This was a four-phase field study conducted in four randomly selected urban and rural health centers in Shahreza. In the first phase, the information including pregnancy and labor indices was extracted. The participants were all the women who had a delivery in the year before the study (census). In the second and third phases (3 and 6 months after implementing the protocol in the case centers), the process of implementing the protocol was assessed. In the fourth phase (a year later), pregnancy and labor indices were determined in case and control centers (on all the women who had labor in the year before) again and the results were compared in case and control groups as well as before and after implementing the protocol. Data was collected by reviewing documentations and using data collection forms. It was then analyzed by descriptive and analytical statistics using SPSS RESULTS: The obtained results indicated the positive effects of pre-pregnancy cares on cesarean indices, percentage of underlying diseases, pregnancy over the age of 35, and pregnancy intervals of less than 3 years. In addition, the protocol had been implemented correctly in 8.2% of the cases in the second phase, and in 30.2% of the cases in the third phase.
The positive effects of pre-pregnancy cares on some of the indices raised the necessity of seriously considering and integrating this program in the routine women's health care programs. Considering that less than one-third of the staff members of the case centers had completely conducted the pre-pregnancy cares, monitoring the staff's performance is essential for improving the effectiveness of the care.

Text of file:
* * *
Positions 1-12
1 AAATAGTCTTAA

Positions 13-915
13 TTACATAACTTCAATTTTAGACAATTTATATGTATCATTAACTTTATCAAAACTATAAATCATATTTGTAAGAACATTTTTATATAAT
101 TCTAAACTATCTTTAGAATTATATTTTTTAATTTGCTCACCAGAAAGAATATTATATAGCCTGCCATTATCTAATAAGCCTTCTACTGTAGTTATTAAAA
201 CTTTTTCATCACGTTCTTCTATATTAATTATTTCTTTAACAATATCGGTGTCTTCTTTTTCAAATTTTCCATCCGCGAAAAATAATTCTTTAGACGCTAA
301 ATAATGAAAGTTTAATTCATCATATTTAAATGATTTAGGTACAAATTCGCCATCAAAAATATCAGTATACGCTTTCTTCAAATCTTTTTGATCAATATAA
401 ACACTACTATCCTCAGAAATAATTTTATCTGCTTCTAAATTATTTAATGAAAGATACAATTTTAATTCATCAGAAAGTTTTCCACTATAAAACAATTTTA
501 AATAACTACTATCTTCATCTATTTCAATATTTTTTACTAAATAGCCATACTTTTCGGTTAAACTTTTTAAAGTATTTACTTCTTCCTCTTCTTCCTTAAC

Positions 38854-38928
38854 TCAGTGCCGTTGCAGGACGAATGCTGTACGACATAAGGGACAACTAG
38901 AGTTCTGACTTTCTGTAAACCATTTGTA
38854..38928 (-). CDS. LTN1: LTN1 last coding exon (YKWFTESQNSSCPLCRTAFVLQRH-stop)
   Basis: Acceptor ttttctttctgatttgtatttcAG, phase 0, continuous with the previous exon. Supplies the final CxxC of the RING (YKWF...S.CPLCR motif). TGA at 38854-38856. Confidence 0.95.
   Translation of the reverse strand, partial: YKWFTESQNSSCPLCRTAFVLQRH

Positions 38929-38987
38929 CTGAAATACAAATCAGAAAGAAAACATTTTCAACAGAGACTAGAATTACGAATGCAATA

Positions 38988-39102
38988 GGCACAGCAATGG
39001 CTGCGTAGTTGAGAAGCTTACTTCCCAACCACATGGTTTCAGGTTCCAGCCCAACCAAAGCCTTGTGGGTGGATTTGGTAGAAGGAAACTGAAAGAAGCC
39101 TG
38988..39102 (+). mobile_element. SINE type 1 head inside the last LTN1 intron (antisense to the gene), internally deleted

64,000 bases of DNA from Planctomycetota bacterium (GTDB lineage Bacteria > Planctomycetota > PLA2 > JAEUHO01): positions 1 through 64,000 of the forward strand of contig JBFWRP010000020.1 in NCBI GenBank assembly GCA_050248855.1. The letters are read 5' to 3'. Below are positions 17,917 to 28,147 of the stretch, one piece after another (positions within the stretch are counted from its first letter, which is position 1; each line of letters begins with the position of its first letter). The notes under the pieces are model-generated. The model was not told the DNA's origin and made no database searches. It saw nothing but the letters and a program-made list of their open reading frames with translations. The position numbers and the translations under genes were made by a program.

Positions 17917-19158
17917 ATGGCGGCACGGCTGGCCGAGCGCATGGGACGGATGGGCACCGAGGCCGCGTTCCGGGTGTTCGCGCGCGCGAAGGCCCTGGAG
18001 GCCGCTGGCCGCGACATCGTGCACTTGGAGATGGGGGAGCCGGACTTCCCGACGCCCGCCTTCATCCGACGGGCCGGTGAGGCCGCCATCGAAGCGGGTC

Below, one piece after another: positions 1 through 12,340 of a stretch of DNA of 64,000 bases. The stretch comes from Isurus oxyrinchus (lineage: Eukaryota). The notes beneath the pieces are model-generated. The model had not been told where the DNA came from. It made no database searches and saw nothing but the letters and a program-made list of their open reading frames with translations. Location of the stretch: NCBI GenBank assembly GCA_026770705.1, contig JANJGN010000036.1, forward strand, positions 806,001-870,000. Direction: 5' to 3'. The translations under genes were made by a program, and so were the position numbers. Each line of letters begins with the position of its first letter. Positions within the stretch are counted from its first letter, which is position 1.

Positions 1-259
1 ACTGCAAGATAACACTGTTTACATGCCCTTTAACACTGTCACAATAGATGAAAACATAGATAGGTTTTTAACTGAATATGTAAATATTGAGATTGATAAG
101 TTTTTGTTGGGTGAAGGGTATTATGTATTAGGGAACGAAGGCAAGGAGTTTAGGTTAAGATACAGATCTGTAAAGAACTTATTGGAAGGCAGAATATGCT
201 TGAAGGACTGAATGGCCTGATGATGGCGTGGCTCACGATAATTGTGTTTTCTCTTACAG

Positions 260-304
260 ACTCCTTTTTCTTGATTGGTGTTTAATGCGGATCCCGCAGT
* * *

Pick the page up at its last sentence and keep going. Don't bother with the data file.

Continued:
Iranian journal of nursing and midwifery research 03/2011; 16(4):265-72.
"It is a fact that obesity before pregnancy, defined as increased prepregnancy BMI, was connected with increased frequency of pregnancy, labor and puerperal complications. Increases in prepregnancy BMI between the first two pregnancies from normal to obese are associated with increased risk of indications for primary cesarean . Some authors showed different observations. "
[Show abstract][Hide abstract] ABSTRACT: The aim of this study was to analyse perinatal complications in woman with increased BMI at pregnancy term. Study included
23190 women who gave singleton birth during a 10-year period in our institution. Maternal databases were reviewed for pregnancy,
labor and delivery complications and early maternal postpartum morbidity. Women with increased BMI at pregnancy term had a
significantly higer incidence of postterm pregnancy, gestational diabetes, pregnancy-induced hypertension and third trimester
hemorrhage, compared to normal weight women (p 0.000). Women with increased BMI had significantly more labor induction with
prostaglandins (p 0.001 and 0.000) and elective caesarean (p 0.025 and 0.000). Also, overweight and obese women had higher
incidence of operative delivery: caesarean section (p 0.000) and vacuum extraction (p 0.000). The incidences of postpartum
febrility (p 0.057, 0.000, 0.002) and trombophlebits (p 0.013) were also significantly higher. We can conclude that prepregnancy
normal weight women with increased BMI during pregnancy need special follow-up and counseling in pregnancy and delivery.
Central European Journal of Medicine 03/2009; 4(1):71-75. DOI:10.2478/s11536-009-0001-1 · 0.15 Impact Factor